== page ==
By Sarah Starr
Americans are prescribed millions of prescriptions a year—livestock are given even more. After running their course through the body, these pharmaceuticals do not dissolve completely, and experts believe that 90 percent of the chemicals are released into our water system and soil unchanged.
During recycling processes at water plants, prescription drugs are not detected or removed. The tap water that we drink can contain such the remnants of drugs ranging from Prozac to birth control. With the formation of a major pharmaceutical market only a phenomenon of this past century, studies on the impact of this so-called “pharmaceutical pollution” are only now beginning to arise.
Christian Daughton, chief of the Environmental Chemistry Branch for the Environmental Protection Agency, explained how these processes are handled.
“My job is to find these analytical methodologies to best evaluate the water supply,” Daughton said. “Then we give these facts to other organizations that analyze the possible effects on organisms. It’s a large team that works nationally to help address this environmental topic.”
In 2000, the U.S. Geological Survey conducted the first assessment of pharmaceutical pollution in the nation’s waterways. During 1999 and 2000, a network of 139 streams in 30 states were sampled and analyzed for the presence of pharmaceutical pollutants. The streams drain watersheds of varied climates, geology, land use, and size. Most sites were located downstream from areas of intense urbanization and livestock activity, where wastewater is known or suspected to enter the streams. About 80 percent contained trace amounts of contaminants, and half the streams contained seven or more chemical compounds. One-third of the streams contained 10 or more compounds.
One major problem stemming from pharmaceutical pollution is antibiotic-resistant bacteria. When drugs are excreted in waste, the compounds linger in the environment. In the case of livestock waste, antibiotic-laced manure is spread directly onto farm crops as fertilizer. From there it may run off into nearby streams.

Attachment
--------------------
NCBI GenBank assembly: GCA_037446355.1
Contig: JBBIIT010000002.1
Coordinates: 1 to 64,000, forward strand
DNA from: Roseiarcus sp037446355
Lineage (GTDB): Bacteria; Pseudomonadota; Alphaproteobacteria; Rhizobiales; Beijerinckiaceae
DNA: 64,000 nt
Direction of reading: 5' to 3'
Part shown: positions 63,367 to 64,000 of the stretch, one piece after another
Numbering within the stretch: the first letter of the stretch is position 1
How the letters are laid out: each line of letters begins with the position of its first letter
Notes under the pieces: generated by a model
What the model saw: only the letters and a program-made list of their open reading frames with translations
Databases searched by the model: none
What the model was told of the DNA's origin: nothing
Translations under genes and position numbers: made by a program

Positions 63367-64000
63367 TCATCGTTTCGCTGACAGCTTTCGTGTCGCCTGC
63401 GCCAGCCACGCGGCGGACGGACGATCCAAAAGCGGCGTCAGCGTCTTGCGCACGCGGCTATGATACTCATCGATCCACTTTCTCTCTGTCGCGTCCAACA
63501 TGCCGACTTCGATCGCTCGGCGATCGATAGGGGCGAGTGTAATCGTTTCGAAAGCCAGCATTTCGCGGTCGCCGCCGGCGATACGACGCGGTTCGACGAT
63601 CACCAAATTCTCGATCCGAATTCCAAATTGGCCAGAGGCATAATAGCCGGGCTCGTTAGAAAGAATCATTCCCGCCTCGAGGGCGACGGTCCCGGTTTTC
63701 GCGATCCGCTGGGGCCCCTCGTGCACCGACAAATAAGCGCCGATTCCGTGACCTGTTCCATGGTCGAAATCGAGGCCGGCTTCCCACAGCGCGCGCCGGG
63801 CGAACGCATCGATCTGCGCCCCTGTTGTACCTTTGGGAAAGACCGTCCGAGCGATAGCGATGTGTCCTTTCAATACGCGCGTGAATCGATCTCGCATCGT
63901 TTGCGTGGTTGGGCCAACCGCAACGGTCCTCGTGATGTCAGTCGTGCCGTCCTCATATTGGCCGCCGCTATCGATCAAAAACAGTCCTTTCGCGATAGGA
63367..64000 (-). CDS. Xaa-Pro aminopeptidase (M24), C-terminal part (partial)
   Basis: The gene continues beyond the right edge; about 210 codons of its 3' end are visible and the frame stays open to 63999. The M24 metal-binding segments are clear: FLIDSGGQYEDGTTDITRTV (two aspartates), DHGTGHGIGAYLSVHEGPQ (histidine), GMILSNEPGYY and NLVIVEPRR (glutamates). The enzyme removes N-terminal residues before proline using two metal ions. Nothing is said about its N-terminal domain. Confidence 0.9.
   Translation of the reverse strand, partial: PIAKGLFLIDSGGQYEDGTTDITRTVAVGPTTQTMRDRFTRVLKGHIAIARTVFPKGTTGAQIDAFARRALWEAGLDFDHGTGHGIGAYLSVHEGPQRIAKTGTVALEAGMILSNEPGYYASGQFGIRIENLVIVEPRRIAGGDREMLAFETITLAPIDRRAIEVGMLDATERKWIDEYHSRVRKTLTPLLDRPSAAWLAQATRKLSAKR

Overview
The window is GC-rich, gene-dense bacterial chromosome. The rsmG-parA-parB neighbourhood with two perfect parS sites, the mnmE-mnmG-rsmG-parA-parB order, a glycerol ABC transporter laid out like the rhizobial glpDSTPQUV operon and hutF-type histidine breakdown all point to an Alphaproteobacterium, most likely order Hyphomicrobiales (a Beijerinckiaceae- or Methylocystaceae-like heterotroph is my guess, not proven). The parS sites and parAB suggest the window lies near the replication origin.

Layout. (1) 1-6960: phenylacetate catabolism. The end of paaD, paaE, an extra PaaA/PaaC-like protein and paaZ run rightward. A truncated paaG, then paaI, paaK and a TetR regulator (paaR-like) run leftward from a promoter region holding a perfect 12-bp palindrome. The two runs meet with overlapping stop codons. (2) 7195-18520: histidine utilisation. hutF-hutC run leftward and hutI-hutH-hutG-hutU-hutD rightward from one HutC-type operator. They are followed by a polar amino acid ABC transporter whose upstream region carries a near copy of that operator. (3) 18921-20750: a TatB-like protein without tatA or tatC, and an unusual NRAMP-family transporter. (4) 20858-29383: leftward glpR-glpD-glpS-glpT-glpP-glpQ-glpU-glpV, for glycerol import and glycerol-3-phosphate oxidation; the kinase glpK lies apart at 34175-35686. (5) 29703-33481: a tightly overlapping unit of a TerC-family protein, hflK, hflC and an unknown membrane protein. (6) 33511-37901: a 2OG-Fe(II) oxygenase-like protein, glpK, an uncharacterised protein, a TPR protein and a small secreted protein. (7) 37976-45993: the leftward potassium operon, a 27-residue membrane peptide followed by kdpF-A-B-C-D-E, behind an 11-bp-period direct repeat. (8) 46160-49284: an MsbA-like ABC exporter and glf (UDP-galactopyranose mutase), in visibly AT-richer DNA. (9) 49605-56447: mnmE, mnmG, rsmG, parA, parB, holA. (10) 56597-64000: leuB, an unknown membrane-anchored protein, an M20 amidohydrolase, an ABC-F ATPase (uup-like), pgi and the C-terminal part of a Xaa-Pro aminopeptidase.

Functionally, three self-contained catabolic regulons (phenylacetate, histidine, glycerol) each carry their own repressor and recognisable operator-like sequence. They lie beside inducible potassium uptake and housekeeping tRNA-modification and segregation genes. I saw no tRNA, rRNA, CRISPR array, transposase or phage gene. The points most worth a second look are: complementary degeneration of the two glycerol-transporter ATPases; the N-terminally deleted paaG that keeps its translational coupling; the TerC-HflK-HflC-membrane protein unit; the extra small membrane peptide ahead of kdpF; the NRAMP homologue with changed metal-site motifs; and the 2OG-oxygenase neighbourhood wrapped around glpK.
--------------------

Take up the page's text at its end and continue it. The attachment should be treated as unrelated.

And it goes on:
The result is that bacteria are able to mutate into strains resistant to widely used antibiotics, paving the way for infections that cannot be easily cured. According to the Center for Disease Control and Prevention, of the 2 million hospital patients that get infections each year, 90,000 die. More than 70 percent of the bacteria that cause the infections are resistant to at least one common antibiotic that is typically used to treat them.
Zak Kulberg, a fourth-year UC Santa Cruz student, feels that the pharmaceutical industry should be the first to take responsibility for the possible effects of pollution.
“The pharmaceutical industry should be a role model of the environmentally conscious, and should start taking responsibility for the effects it has on the environment and our water sources,” said Kulberg, who has designed a major to study the problem.
Though a number of ongoing studies are being conducted, little is yet known about the true nature of pharmaceutical impact on the environment. The situation is similar locally.
Bill Kocher, director of the Water Department for Santa Cruz City, stated that few measures have been taken in Santa Cruz simply because the problem has been noticed so recently.
“Pharmaceutical pollution is a fairly new concern, and much research has to be done on it,” Kocher said. “Most of it is probably overblown, but should still be addressed. The fact is we are fouling our nest.”